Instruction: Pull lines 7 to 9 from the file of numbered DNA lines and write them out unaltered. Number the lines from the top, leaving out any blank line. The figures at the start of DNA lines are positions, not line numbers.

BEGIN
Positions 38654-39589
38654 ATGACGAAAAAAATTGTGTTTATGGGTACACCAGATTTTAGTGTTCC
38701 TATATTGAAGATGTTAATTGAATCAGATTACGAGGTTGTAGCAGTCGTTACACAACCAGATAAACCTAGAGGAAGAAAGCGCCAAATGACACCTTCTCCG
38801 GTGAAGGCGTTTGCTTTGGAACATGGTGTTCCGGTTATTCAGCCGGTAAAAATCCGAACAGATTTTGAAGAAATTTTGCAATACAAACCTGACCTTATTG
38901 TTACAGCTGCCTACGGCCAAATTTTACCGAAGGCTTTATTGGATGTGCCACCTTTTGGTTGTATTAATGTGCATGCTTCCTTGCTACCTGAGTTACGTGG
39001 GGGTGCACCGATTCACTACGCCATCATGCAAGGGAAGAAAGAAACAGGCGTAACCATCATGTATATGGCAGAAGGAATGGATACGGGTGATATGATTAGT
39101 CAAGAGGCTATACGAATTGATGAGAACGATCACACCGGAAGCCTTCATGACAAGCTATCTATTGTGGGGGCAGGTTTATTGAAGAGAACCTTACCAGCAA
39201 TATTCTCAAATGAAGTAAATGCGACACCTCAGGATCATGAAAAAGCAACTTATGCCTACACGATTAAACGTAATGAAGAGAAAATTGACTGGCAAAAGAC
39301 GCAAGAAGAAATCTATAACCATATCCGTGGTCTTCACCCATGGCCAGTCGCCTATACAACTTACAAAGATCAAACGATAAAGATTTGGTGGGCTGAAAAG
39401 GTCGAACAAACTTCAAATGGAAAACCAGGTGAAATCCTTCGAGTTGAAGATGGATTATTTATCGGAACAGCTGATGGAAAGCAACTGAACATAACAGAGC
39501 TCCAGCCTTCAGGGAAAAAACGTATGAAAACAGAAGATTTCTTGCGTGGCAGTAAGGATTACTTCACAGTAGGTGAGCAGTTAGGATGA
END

39101 CAAGAGGCTATACGAATTGATGAGAACGATCACACCGGAAGCCTTCATGACAAGCTATCTATTGTGGGGGCAGGTTTATTGAAGAGAACCTTACCAGCAA
39201 TATTCTCAAATGAAGTAAATGCGACACCTCAGGATCATGAAAAAGCAACTTATGCCTACACGATTAAACGTAATGAAGAGAAAATTGACTGGCAAAAGAC
39301 GCAAGAAGAAATCTATAACCATATCCGTGGTCTTCACCCATGGCCAGTCGCCTATACAACTTACAAAGATCAAACGATAAAGATTTGGTGGGCTGAAAAG